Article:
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I’m a fan of mockumentaries/fictional documentaries when they’re done well. This is Spinal Tap is still one of the gold standards, and its dark cousin would probably be Man Bites Dog (C’est arrivé près de chez vous), also an effective play with the form. Both of these films have the documentary filmmakers enfolded into the action of the movie in various ways. You can also have the fictional documentarians completely disengaged from the action, like in Christopher Guest’s mockumentaries (Waiting for Guffman, Best in Show, etc.) or the UK and stateside versions of The Office.
Kinshasa Kids sort of has it both ways, oddly enough. The filmmakers call attention to the fact that this is a pseudo-documentary or mockumentary and appear briefly on camera. Then they disappear as a presence from the film. It made me wonder why they even needed to insinuate themselves in the movie.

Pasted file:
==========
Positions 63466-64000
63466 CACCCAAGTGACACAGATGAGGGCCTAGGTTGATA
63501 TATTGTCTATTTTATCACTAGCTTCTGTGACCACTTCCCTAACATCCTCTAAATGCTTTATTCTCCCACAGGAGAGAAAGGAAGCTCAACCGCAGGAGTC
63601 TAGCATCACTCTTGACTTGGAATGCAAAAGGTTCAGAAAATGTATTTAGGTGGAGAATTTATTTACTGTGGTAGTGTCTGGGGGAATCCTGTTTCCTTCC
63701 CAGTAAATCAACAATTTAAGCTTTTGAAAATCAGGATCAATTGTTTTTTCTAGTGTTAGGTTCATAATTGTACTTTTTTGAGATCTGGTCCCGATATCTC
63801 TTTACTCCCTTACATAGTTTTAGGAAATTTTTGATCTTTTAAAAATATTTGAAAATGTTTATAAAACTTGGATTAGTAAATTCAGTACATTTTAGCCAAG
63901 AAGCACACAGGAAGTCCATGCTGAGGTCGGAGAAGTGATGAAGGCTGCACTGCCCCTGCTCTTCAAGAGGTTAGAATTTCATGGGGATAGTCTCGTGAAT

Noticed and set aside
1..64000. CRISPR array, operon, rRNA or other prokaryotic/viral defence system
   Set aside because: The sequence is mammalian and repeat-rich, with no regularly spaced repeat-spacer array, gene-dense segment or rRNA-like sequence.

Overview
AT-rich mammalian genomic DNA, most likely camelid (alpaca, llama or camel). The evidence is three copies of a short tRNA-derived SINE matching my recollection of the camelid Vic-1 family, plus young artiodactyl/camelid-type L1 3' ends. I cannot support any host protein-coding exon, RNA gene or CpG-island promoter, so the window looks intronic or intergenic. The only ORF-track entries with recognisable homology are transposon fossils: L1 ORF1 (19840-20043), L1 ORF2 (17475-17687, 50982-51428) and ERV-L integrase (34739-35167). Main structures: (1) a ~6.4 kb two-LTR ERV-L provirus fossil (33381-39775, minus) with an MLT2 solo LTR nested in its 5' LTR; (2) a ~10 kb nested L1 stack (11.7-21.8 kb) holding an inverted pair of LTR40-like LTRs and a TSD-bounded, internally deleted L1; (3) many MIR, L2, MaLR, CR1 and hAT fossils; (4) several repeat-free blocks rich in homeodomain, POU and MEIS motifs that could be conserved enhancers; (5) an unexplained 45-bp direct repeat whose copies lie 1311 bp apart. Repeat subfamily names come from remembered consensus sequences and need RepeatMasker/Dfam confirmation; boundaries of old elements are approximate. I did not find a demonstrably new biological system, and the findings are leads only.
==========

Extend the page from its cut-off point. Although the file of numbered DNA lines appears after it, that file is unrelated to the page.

The presence and non-presence of the documentarians is maybe nitpicky, but it points out a certain looseness and arbitrariness to Kinshasa Kids, and it becomes especially problematic for me towards the end.
Director: Marc-Henri Wajnberg
Kinshasa is the capital city of the Democratic Republic of the Congo. Its population is roughly 9 million. Of those 9 million, there are 25,000 children living in the streets, though some estimates have the number as high as 50,000. They’ve been driven from their own homes because their parents think they’re witches. Kinshasa Kids opens with the exorcism of witch kids, showing them splashed with water and forced into conniption fits as priests pretend to suck the evil out of them. It’s all screams and sleight of hand as children cry and feign speaking in tongues. The demon within is a just dead lizard secreted in someone’s robe, some chicken guts palmed like an illusionist, other offal from small animals sucked out of bodies and spit into plastic bags. One child runs away and the filmmakers follow him, illuminating the life of a number.